The advice for avoiding phishing scams is consistent. Never give up personal information to someone that has sought you out - even if they look and sound like the real deal. If you’ve received a phone call from someone claiming to be from PayPal or another reputable site, end the call and contact the website’s customer service directly to verify the contact. Don’t click on links in text messages or emails; even if it looks like the source is totally legitimate, always verify first.
Weak passwords leave both individuals and businesses vulnerable to cyber criminals; if you’re using the same password for multiple accounts and a criminal manages to access just one of these - they then have access to everything that shares the same password. A strong password is your first line of defence against a cybercriminal attempting to access your personal information.
Secure passwords should be longer, including a mix of upper and lowercase letters, numbers, and special characters. Don’t write them down either; use a password management tool to keep all passwords safe and secure - a lot of these tools also include password generation, so you can easily create new and secure passwords for every online account you have. And it probably goes without saying - don’t use important names or dates in your passwords such as your birth year, or your child’s name.
If you have a credit card, it’s recommended to use it over a debit card when shopping online. Most major providers will protect online purchases made with credit cards. In contrast, debit cards don’t usually have the same obligations - they’re not covered by the same section of the Consumer Credit Act. When you get to the checkout of an online purchase, always look for the close padlock icon in your browser’s address bar - if it isn’t there, exit the site immediately before handing over any payment or personal details. While it doesn’t guarantee that the retailer is legitimate, it indicates a secure connection.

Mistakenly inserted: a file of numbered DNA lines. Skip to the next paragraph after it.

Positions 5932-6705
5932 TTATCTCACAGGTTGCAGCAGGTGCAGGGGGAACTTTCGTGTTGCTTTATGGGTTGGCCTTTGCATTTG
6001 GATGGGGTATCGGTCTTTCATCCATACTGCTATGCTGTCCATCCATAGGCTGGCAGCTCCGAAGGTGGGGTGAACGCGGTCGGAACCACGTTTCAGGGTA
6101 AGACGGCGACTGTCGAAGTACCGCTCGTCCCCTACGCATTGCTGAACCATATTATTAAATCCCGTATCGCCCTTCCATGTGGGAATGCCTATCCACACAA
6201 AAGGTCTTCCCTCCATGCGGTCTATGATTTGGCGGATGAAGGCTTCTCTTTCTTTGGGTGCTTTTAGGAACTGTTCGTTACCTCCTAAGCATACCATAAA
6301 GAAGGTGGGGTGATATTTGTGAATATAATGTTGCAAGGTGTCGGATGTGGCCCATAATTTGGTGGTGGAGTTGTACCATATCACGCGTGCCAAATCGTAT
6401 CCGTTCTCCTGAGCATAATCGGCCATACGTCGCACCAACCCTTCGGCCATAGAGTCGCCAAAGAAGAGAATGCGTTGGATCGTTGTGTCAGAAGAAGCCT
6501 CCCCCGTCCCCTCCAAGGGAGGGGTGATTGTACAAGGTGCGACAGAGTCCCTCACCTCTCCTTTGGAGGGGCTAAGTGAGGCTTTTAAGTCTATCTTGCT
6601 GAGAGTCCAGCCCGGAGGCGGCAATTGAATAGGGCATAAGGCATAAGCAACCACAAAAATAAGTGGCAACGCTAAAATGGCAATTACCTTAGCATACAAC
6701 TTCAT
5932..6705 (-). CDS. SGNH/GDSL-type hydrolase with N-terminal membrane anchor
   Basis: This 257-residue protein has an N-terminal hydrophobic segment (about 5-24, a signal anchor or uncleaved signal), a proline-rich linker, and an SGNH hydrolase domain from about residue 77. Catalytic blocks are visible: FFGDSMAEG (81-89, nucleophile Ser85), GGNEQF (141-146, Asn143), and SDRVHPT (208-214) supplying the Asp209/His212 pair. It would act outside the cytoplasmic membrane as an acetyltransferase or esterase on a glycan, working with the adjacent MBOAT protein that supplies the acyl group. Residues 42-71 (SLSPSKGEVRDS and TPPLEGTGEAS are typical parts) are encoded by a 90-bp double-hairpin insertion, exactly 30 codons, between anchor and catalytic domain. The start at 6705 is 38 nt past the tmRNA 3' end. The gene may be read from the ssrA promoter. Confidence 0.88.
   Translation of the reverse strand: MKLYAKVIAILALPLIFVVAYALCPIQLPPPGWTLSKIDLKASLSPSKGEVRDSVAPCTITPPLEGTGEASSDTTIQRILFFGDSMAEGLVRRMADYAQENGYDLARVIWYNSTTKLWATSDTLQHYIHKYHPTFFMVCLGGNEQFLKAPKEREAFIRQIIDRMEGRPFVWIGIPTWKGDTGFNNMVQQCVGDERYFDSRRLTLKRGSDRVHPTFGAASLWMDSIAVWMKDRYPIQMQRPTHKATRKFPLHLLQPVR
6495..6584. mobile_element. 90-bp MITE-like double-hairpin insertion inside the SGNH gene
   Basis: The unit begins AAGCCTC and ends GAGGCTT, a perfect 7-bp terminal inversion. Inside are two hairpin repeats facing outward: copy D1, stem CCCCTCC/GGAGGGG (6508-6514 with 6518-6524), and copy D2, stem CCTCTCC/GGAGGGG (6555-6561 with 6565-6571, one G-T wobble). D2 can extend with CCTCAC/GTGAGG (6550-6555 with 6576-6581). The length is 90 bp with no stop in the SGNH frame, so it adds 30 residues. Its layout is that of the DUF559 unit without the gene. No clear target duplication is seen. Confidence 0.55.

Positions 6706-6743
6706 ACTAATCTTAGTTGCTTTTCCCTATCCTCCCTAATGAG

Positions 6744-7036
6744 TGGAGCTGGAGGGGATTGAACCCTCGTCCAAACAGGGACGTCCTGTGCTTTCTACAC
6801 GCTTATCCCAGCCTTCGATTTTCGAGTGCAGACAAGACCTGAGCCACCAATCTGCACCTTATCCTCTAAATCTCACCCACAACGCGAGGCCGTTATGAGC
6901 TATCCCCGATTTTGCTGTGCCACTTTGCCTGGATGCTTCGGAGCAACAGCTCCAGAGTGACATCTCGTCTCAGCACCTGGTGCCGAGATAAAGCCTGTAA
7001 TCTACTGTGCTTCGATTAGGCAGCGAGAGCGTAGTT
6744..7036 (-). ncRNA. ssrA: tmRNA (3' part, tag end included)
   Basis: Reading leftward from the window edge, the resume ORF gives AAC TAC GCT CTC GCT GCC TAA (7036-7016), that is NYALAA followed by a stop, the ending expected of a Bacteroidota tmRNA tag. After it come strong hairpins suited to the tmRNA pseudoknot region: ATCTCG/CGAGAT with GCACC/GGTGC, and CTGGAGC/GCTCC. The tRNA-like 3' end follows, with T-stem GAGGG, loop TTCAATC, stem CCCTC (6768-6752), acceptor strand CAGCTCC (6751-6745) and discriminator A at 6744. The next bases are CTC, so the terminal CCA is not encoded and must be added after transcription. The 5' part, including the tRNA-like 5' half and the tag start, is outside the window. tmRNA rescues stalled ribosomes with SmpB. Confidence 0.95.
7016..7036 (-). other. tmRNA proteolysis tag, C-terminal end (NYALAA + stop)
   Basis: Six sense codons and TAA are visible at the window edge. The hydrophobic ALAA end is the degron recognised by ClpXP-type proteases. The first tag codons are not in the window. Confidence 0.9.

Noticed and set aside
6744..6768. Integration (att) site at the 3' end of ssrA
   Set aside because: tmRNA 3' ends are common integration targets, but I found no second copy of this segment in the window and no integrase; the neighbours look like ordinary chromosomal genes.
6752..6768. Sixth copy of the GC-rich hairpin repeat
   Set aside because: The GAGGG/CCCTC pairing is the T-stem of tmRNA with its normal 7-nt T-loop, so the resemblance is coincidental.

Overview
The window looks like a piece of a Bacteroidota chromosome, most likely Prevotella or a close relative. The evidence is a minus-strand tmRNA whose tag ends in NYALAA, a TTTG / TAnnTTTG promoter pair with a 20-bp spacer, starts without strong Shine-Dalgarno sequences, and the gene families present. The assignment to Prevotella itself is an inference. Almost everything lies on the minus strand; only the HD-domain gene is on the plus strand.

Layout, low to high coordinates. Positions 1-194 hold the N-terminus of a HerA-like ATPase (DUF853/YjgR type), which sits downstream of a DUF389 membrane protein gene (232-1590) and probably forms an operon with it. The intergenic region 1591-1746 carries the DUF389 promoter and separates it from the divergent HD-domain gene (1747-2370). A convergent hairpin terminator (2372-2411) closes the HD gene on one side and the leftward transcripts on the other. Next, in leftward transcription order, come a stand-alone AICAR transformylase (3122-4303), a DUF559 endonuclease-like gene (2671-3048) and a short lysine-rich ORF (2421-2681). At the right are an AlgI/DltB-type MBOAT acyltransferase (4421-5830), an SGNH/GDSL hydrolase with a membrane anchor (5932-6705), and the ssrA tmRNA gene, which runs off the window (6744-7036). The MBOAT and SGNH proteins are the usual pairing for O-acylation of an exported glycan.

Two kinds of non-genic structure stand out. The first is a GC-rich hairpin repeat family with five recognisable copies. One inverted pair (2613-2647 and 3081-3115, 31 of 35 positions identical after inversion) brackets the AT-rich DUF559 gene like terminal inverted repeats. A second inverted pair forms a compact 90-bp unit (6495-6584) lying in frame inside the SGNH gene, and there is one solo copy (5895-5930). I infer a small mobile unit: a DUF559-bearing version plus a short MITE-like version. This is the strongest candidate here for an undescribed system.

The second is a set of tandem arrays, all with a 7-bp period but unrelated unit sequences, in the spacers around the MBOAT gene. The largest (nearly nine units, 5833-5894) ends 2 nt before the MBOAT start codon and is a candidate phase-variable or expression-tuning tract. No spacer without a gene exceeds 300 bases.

Payment platforms like Apple Pay, Google Pay, and PayPal are used in retail on and offline now, each providing a layer of protection or dispute resolution if anything goes wrong. Using these services also means that retailers don’t have any visibility of your actual bank or payment details.
The festive season brings a lot of joy and celebration and with that, the tendency to let our guard down as we focus on enjoying ourselves and spending time with loved ones. That unfortunately means we may be more vulnerable to cybercrime. With increasingly sophisticated methods of targeting victims, criminals are becoming more adept than ever at duping unsuspecting online shoppers.
If you would like more information about how The Security Company can help you stay safe during the festive season and deliver phishing security awareness training for your employees or how we can run a behavioural research survey to pinpoint gaps in your security culture, please contact Jenny Mandley.